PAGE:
Artist: The Dreadnoughts
Album: Victory Square
Label: Stomp Records
The Dreadnoughts have the lofty distinction of being the first band to take top honours as this site's "top 20 albums of 2008" champion - so to say that they had large shoes to fill going into this review is an understatement. I raved about their debut night and day, and nary a friend of mine has yet to be exposed to the shanty tales of Vancouver's newest celtic-punk quintet. In fact, one of my new year's resolutions was to see The Dreadnoughts live, and in early March that became a glorious reality.
When deciding on which concert to attend I made sure it was the "CD Release Party" for the band's followup release, Victory Square. So I set out from my sheltered suburban home to the heart of downtown Vancouver, to a little dive that The Dreadnoughts had come to call home. But when I arrived at the release party, Victory Square was nowhere to be seen. Upon talking with violinist Seamus O Flanigan (undoubtedly the highlight of the evening) I learned that the band had just signed with Stomp Records and would be holding the album back until May. Needless to say, with the delay my anticipation only grew.
But as the release date grew closer I began having doubts, and I couldn't help but think that I was setting myself up for disappointment. I couldn't get into the preview songs featured on the band's myspace, and when May 19th rolled around, the clips on iTunes were far from satisfying. But alas, I reserved judgement until my copy finally arrived in the mail. What I found upon my first listen was both terrifying and exhilarating.
I soon learned that despite mere months separating their debut from Victory Square, that The Dreadnoughts are a dynamic band who aren't afraid of pushing their musical boundaries. While their self titled debut featured a pretty speedy tempo, it pales in comparison when placed alongside the intensity, and complexity evident throughout Victory Square. In fact, the most aggressive songs boast Seamus' fiddle as you've never heard before. In the opening track, "Hottress," the strokes are absolutely unrelenting, and four tracks later completely steal centre stage in "Samovar." But the difference isn't merely one of frequency, it's also one of influence. To expand their sound the band now draws inspiration from eastern european influences, giving the band a slight gypsy tinge reminiscent of Gogol Bordello. For example, the poetically read "Boneyard" walks a fine line between celtic and gypsy music. And to further complicate thing, they even have a traditional instrumental polka half way through the album. There's no doubt about it, The Dreadnoughts have ambition.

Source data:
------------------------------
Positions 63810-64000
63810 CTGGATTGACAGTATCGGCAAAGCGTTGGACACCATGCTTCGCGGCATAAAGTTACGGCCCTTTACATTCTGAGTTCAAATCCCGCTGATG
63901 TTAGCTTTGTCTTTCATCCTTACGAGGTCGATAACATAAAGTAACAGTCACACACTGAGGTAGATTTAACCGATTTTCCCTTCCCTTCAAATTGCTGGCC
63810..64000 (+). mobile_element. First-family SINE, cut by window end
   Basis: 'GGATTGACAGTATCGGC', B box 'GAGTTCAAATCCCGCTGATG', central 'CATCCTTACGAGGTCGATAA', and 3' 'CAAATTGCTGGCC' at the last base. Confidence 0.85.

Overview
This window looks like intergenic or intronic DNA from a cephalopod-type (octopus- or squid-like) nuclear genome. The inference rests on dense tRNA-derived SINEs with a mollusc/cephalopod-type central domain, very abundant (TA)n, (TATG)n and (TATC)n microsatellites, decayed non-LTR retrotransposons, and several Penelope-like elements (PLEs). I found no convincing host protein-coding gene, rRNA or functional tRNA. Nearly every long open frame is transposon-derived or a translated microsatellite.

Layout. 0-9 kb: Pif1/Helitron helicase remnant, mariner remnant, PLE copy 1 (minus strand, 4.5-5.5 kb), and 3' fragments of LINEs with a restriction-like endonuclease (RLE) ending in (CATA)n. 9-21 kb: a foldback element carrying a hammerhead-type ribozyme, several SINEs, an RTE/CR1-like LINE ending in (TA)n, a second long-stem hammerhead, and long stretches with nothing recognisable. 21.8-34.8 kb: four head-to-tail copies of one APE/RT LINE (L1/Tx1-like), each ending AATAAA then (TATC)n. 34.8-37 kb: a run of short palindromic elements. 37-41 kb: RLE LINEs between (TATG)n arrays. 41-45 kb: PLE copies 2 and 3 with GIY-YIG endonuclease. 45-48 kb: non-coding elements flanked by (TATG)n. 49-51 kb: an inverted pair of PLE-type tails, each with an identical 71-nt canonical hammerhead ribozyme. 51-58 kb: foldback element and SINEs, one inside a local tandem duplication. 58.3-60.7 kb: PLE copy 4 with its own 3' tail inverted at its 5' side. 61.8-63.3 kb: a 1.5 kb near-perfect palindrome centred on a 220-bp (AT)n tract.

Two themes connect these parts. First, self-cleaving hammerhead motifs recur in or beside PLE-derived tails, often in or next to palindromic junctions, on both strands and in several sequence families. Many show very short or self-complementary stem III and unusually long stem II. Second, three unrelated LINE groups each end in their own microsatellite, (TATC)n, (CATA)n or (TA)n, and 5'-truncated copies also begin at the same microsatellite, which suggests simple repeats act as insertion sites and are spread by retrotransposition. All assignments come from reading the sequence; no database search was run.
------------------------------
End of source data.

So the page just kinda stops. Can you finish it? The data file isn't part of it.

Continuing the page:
But that isn't to say The Dreadnoughts have abandoned the shanty roots that put them on the map. Rest assured, The Fang's vocals sound as rough and passionate as ever, and songs like "The West Country," "Grace O'Malley," and "Victory Square" all sound like throwbacks to the larger than life tracks that kicked off The Dreadnoughts' career. Even the tin whistle makes several welcome appearances and provides an almost maritime-like feel. With the fiddle taking centre stage in many of the most frantic tracks, a slower tempo provides a great opportunity to reintroduce Seasmus' moody accordion back into the mix. If I have one real complaint about the stylistic changes, it is that with more fiddle comes less accordion. It's a small gripe, but one that was likely at the root of my initial scepticism when listening to clips and promotional songs.
Being familiar with The Dreadnoughts' hometown, much of Victory Square's lyrical content really hit home. While the bulk of songs still hark grand voyages and epic encounters - "Samovar" and "Amsterdam" come to mind - many of the pub anthems have explicit and well developed references to Vancouver's notoriously rough east side. The band inserts a social consciousness that balances sorrowful realities with vibrant and lively lifestyles. Specifically, songs like "Ivanhoe" explore Vancouver's pub culture by contrasting the pompous, overpriced (19 dollar beer anyone?) offerings of west side locations like Granville and Robson with the excitement and cheap thrill of Mainstreet dives like the Ivanhoe Hotel. Meanwhile, the final track, "Victory Square," uses a slow tempo and thoughtful, drawn out fiddle strokes when exploring the visible class divide that quite literally separates Vancouver's lost and forgotten from mainstream society. By employing a balance of celebration and hardship, The Dreadnoughts tactfully capture Vancouver's class struggles without victimizing its east side residents.
So what we end up with a vibrant, socially conscious album that easily helps justify The Dreadnoughts' quick rise to fame. Despite my initial skepticism, a few listens washed my worries away. Put simply, anyone who fancy's themselves a Dropkick Murphys, Gogol Bordello, Flogging Molly or general celtic punk enthusiast needs Victory Square. And now for a cheesy promotional pun that I mean with utmost sincerity - don't let The Dreadnoughts set sail without you, for Victory Square is a journey you won't soon forget.